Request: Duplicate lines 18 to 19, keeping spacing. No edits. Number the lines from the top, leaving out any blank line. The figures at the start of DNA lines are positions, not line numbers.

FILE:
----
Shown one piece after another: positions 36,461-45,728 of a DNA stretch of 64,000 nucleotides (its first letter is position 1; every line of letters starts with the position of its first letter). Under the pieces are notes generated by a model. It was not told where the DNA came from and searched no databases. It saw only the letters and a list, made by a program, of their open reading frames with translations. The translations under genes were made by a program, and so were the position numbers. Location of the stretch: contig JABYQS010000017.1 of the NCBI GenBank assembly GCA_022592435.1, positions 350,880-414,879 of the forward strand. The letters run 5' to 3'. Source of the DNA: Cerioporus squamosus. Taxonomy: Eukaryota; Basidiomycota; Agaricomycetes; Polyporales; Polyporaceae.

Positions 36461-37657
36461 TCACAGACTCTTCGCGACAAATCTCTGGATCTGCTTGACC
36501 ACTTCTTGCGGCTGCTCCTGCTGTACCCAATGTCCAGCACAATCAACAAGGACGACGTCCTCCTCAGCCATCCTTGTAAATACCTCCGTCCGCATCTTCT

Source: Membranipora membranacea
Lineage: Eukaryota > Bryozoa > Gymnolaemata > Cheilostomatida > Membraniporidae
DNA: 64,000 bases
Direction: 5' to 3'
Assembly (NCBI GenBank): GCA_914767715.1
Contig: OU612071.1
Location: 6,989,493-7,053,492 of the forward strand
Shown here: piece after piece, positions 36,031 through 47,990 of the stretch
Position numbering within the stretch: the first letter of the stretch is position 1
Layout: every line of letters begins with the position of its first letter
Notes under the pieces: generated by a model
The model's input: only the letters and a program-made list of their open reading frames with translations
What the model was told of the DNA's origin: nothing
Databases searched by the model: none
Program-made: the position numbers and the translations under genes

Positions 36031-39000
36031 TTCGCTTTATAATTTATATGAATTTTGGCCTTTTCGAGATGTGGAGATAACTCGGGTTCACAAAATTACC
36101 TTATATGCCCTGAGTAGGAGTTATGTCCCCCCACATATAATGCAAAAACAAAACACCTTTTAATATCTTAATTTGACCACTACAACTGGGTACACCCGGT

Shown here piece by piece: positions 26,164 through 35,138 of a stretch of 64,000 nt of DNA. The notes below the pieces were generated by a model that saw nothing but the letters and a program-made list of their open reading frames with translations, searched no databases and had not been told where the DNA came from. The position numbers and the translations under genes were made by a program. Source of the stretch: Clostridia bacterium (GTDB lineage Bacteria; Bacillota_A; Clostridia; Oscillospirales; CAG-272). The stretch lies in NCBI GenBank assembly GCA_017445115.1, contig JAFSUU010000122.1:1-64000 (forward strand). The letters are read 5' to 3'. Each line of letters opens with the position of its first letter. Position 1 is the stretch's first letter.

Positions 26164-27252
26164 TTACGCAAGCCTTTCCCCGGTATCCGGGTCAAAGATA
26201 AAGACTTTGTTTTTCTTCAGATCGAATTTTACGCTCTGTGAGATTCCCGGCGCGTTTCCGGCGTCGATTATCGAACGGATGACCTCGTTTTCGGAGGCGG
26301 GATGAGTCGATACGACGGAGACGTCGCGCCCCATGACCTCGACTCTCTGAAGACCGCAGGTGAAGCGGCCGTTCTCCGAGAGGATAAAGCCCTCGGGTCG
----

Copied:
Databases searched by the model: none
Program-made: the position numbers and the translations under genes